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The saying goes that “probabilities are counter-intuitive”. A simple problem might appear to have a straightforward answer at first glance, but only do we later learn, through careful explanation, that our intuition has been subverted. Indeed, human intuition is rarely to be trusted when it comes to making probabilistic judgments, especially under time pressure. Even those trained in statistics, like most readers of Significance, can fall prey to cognitive biases when making snap decisions.

But probabilities do not only manifest as paradoxes. Sometimes we can be intuitively right about a problem presented to us, albeit for the wrong reasons, or for reasons that are hard to comprehend. And sometimes we are faced with probabilistic problems for which intuition abandons us altogether.

Thus, this column sets out to put you – the reader – to the test. Each time we present a question to challenge your probabilistic instinct, along with the answer and some commentary and explanation.

So, to begin:

The problem
In the village of Chedrok, there are two ice cream sellers, Dimitrius and Zaza. Dimitrius is a hard worker. He sets up his counter every day early in the afternoon and doesn’t stop until early next morning. He serves around 220 customers per day. Zaza is more laid back. He works only a few hours in the evening and rarely at night. He serves around 45 customers per day.

Sourcing ice cream is tough in this area, so they only sell one scoop to each customer and they’ve both settled for just two flavors, ginger and raspberry, which are the locals’ favourites. Overall, about 50% of the customers choose raspberry. However, the exact percentage varies from day to day. Sometimes it’s higher than 50%, sometimes lower.

Dimitrius and Zaza have had a small wager going on between them. For a period of three months, each recorded the days on which more than 60% of his customers chose ginger. We’ll call such a day a “ginger day”.

Who do you think recorded more ginger days?

(a) Dimitrius

(b) Zaza

(c) About the same (within 5% of each seller’s total)

Read the description again and give yourself just a minute to decide on an answer.

{slider title=”The solution” open=”false”} It is usual for respondents to jump to (c): any discrepancies between the number of ginger days for Zaza and Dimitrius should be small – after all, both sellers are catering to the same audience with the same taste distribution. So, any difference should be limited to small random fluctuations. Easy.

Except, it is not so easy. To help guide your intuition, let’s make the question a little more extreme. Imagine that Dimitrius was actually an ice cream conglomerate, serving an astonishing 1 million customers a day. It would be pretty strongly against the odds for Dimitrius to see more than 60% of his customers pick ginger on any given day, given an equal taste distribution. Put conversely, if he did observe such an eventuality, he would probably conclude that the taste distribution had shifted, given how unlikely the alternative would seem. Contrast with Zaza, whose business, in this imaginary scenario, is in such disarray that he only serves four customers a day. It seems clear that random variation would have a strong effect here, and ginger days (and raspberry days, too) would appear often enough.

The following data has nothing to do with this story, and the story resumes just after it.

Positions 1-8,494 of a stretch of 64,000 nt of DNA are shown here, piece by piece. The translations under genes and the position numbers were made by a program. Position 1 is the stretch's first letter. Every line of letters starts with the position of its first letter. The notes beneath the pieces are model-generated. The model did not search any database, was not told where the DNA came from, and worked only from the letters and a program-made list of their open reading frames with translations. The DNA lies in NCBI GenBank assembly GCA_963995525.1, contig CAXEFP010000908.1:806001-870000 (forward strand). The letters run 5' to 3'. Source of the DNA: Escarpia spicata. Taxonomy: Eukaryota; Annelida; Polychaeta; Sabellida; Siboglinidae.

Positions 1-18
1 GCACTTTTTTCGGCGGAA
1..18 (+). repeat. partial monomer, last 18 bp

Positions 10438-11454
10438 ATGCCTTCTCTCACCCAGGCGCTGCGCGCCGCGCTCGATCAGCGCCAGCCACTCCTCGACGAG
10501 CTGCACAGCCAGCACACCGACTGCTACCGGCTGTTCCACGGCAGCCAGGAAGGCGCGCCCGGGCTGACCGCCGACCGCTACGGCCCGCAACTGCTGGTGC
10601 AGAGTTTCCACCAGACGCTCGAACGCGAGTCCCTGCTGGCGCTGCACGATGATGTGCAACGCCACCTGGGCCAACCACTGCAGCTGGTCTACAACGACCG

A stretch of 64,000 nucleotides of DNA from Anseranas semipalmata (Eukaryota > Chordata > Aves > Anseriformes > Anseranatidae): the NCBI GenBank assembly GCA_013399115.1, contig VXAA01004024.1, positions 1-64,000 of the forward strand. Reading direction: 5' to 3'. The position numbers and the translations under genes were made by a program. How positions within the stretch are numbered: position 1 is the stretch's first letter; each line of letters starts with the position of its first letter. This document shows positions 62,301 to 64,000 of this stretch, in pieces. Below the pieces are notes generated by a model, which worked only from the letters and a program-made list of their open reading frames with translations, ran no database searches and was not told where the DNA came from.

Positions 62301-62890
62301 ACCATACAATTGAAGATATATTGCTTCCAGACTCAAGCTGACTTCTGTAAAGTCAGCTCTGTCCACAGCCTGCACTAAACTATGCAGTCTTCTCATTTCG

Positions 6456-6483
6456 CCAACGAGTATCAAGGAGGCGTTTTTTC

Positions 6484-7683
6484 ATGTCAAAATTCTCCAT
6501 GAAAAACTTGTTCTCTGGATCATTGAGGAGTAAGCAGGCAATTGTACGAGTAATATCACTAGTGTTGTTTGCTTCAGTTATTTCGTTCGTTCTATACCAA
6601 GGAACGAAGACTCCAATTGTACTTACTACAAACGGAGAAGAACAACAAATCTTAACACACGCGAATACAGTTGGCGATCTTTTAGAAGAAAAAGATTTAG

So, fewer customers means more variability. More variability means a bigger chance that any given day might be a ginger day. A bigger chance for ginger days means more ginger days in any given time period. So, you should bet on (b) Zaza.

The underlying phenomenon is in fact widely known: as the sample size increases, the observed frequency of an event approximates its true mean. Departures from the mean are hence much more likely for small sample sizes. But, even if you are among those who chose correctly, you might yet be surprised at the speed of this convergence. In the original question above, about 1 in 9 days is expected to be a ginger day for Zaza, pitted against a rare 1 in 550 days for Dimitrius. Not only is (b) more likely, it is extraordinarily more likely.

Now, let’s imagine that we offer you a bet: we’ll pay you £100 if Zaza has more ginger days in three months than Dimitrius, but you must pay us £100,000 if not. Would you take that bet? You stand to lose a lot for very little gain, but the probability you’ll win is 0.9999417. Even with the 5% tolerance given in the question, it is nearly certain that Zaza will have more ginger days than Dimitrius. The reason for these stunning odds is that, yet again, the law of large numbers kicks in, and the higher chance of a ginger day for Zaza compounds over 90 days, forcing the average number of ginger days to approach their theoretical expected values: about 10 for Zaza, and effectively 0 for Dimitrius. You should have taken that bet.

There is a name in the literature for this particular cognitive bias: “insensitivity to sample size”. What is fairly surprising, but also reassuring, is that most people will readily doubt the accuracy of a statistic relying on a very small sample size, and at the extreme, might discard it altogether as anecdotal if it is based only on one or two examples. Nevertheless, most people still get the Zaza-Dimitrius wager wrong: they expect two averages coming from differently sized samples from the same population to vary much less than they do in reality.

But uncertainty is variation. Two sides of the same coin.

See you next time.


About the authors

Christoforos Anagnostopoulos, honorary staff at Imperial College, and Spiros Doxiadis, an entrepreneur and amateur probabilist, together created the board game Borel. The game uses probabilistic quizzes and instruments of chance – such as multi-sided dice and pouches with colored balls – to challenge players’ probabilistic judgement.


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